In 2021, Zimbabwe earned US$756 million from exports of 211 million kg of unmanufactured tobacco to the world market. Tobacco production has enormously recovered in the last decade from the 2009 season when production had plummeted to less than 50 million kg that year due to hyperinflation and viability challenges. Zimbabwe is the largest grower of tobacco in Africa and the 6th largest grower in the world behind China, India, Brazil, United States and Indonesia. Regionally, no country can produce tobacco cigarettes at a lower cost than Zimbabwe. A closer look at some of the tobacco processors from South Africa, Zambia, Botswana and UAE shows a worrying pattern where Zimbabwean nationals or former investors in Zimbabwe decided to set up export processing plants in those countries due to the enabling business climate they were afforded. The manufacturers ride on the popularity of flue cured tobacco from Zimbabwe to export to the rest of the world (including back to Africa). Zimbabwe exports raw tobacco to China, South Africa, UK, UAE, Belgium, New Zealand and Turkey which proceed to manufacture billions of cigarette sticks and export them at higher values under renowned brand names such as Marlboro, Camel, Davidoff, Newport and Dunhill. This simply means the market for processed flue cured tobacco and cheaper cigarettes from Zimbabwe exists in the world. The market is vast and lucrative enough to warrant policy change from the government.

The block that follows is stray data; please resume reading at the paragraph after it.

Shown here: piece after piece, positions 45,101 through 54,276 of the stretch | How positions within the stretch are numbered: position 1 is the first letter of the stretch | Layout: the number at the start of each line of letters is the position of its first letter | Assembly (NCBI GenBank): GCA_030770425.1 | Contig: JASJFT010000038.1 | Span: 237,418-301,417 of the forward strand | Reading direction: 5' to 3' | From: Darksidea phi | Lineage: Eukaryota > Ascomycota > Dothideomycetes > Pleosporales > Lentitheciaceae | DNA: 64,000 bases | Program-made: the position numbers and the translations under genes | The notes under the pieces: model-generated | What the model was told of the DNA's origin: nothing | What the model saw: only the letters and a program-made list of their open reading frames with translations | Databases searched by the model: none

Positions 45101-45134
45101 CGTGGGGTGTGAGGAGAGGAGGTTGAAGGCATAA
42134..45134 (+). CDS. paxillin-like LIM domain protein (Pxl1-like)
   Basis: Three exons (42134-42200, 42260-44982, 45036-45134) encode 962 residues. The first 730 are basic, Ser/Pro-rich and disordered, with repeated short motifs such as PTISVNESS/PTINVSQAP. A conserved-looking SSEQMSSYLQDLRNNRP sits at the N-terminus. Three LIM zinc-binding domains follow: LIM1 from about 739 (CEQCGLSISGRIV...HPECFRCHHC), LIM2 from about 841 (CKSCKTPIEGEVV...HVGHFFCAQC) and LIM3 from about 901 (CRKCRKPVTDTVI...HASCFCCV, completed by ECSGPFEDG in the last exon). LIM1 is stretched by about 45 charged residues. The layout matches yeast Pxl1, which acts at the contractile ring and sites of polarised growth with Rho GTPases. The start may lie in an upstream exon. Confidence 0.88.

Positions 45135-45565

To create an enabling environment, the government should start by scrapping any export licence fees or levies paid by cigarette exporters and provide tax incentives to investment aimed at cigarette manufacturing in Zimbabwe. The Zimbabwean market is relatively small in terms of cigarette consumption, as such, export-oriented value addition should be the primary focus. Export processing zones can be offered for cigarettes destined for the export market only. Through utilising the export processing zones and current incentives, potential investors can produce renowned global brands under licence for the export market. From a foreign currency retention point of view, raw tobacco exporters and cigarette manufacturers cannot be treated in the same way. Cigarette exporters should be allowed to keep 100% of their export proceeds and benefit from export facilitation or other government guarantees.

Value addition is import substitution